Soil Survey of Bristol County, Massachusetts
The following Map Unit Description is from the 1981 Soil Survey of Bristol County, Southern Part. Please note: map unit symbols are DIFFERENT for Bristol South and Bristol North reports, do NOT use these descriptions for Bristol North.
PoA-Pipestone loamy sand, 0 to 3 percent slopes.
This soil is nearly level, deep, and somewhat poorly drained. It is in low lying areas that are mainly near or adjacent to streams and other waterways. Areas of this soil are irregular in shape and range from about 5 to 30 acres. Most are about 10 acres.
Typically, organic material about 3 inches thick covers the surface layer. The surface layer is black loamy sand about 3 inches thick. The subsurface layer is gray loamy sand 1 inch thick. The subsoil is 20 inches thick. The upper 4 inches of the subsoil is dark reddish brown, mottled sand; the lower 16 inches is brown, mottled loamy sand. The substratum is light brownish gray sand to a depth of 60 inches or more.
Included with this soil in mapping are small areas of Deerfield, Scarboro, and Wareham soils and areas where the surface layer is fine sandy loam. Also included are areas where the upper part of the subsoil is extremely firm and areas that have more gravel in the subsoil and substratum than does this Pipestone soil. Included areas make up 15 percent of this unit.
The permeability of this Pipestone soil is rapid in the surface layer and subsoil and very rapid in the substratum. Available water capacity is low. The rooting zone of plants is restricted by a seasonal high water table that is at or near the surface in winter and spring. These soils are droughty in late summer.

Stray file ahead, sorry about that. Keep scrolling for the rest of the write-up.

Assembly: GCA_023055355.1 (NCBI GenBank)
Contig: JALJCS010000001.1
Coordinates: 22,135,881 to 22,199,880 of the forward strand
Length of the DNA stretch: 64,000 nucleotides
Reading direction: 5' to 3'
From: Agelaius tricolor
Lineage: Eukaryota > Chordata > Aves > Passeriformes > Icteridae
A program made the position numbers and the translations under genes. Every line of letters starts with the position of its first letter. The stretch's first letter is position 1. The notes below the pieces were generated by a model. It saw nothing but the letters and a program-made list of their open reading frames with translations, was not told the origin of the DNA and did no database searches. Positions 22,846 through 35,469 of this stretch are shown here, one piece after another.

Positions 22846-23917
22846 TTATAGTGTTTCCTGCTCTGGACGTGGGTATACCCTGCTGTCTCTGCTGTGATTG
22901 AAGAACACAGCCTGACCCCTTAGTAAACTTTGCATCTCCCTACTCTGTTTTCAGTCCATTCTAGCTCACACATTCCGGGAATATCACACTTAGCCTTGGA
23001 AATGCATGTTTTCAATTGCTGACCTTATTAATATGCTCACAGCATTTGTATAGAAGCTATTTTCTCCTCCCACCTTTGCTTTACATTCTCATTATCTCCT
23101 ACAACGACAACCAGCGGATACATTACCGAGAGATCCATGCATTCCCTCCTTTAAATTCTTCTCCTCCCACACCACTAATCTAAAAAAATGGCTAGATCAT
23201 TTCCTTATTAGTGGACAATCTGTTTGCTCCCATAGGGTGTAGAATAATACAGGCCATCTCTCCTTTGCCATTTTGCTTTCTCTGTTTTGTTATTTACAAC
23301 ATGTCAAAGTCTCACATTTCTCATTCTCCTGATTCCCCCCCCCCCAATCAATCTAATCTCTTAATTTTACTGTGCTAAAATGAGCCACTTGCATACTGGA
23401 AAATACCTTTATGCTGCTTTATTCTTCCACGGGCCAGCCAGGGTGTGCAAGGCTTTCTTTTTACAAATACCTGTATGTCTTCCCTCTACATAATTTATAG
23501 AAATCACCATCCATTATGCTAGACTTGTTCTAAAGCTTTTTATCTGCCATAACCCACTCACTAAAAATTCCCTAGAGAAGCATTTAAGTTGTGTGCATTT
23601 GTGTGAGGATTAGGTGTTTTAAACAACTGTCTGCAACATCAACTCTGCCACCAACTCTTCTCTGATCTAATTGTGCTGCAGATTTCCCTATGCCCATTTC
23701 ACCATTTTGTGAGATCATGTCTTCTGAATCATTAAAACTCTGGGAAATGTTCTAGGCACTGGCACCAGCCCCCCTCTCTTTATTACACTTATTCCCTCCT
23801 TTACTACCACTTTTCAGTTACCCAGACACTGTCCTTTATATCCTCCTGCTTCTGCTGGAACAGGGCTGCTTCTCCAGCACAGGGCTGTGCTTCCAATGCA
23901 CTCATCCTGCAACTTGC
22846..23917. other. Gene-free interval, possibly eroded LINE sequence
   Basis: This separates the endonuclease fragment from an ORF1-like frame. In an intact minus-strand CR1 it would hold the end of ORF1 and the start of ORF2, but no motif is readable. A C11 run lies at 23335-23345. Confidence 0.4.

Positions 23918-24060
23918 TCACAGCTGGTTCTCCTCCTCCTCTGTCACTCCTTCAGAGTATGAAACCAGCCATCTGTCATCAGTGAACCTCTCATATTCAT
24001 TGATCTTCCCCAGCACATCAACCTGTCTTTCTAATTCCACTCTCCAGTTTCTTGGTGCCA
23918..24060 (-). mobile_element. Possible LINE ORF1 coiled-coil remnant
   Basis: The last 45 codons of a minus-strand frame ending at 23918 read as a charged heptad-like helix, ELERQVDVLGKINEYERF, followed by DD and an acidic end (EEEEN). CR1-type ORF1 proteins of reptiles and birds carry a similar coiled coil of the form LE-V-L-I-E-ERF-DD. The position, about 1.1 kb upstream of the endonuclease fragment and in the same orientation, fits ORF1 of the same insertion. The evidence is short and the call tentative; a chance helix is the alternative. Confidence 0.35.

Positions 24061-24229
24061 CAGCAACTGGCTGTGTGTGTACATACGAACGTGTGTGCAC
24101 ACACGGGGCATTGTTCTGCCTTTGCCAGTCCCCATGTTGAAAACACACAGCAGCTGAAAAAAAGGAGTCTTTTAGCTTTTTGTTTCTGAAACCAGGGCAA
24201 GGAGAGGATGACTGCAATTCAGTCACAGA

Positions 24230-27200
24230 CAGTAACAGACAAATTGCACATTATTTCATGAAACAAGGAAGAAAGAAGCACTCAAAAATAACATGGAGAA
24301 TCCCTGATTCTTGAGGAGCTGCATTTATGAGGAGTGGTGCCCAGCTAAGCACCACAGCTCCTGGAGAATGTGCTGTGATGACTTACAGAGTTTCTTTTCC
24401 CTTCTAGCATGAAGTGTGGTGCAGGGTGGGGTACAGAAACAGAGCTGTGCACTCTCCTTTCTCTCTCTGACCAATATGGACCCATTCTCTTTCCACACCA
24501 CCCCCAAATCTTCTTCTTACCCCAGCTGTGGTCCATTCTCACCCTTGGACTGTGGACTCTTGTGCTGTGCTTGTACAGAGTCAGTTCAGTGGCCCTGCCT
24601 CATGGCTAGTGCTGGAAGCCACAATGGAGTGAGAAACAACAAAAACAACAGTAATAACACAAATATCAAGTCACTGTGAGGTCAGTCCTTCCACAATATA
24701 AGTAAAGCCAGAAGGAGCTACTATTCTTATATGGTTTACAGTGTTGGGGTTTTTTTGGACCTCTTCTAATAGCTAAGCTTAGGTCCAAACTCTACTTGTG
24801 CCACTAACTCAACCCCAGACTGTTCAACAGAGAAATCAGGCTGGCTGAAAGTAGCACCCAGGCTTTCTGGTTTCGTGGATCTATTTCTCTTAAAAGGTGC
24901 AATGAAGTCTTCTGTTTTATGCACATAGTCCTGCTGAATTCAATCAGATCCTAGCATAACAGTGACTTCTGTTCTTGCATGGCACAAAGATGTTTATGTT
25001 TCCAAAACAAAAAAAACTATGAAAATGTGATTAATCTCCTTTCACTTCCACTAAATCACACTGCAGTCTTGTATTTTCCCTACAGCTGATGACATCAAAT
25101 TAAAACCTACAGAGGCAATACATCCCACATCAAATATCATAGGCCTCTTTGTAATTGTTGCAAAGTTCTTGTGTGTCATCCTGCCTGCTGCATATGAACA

Most areas of this soil are in woodland. A few areas are farmed.
The soil is suited to row crops. The main limitation is the seasonal high water table. Open ditches or tile drains, or a combination of the two, help to drain the soil. Minimum tillage, using cover crops, and incorporating crop residue and manure into the surface soil improve tilth and maintain the organic matter content.
The soil is suited to hay and pasture, especially to water-tolerant plants. Drainage is generally needed. The main pasture management concerns are the prevention of both overgrazing and grazing when the soil is wet, which reduce the hardiness and density of plants. Using proper stocking rates and restricted grazing during wet periods help to maintain plant hardiness and density.
The soil is suited to trees, but droughtiness causes a high rate of seedling mortality. Reducing plant competition and planting drought-resistant tree species help to reduce the rate of seedling mortality.
The seasonal high water table is the main limitation of the soil for community development, especially as a building site or as a site for septic tank absorption fields or sanitary landfills. The rapid permeability of the soil causes a hazard of ground-water pollution in areas used for septic tanks or landfills.
Capability subclass: IVw.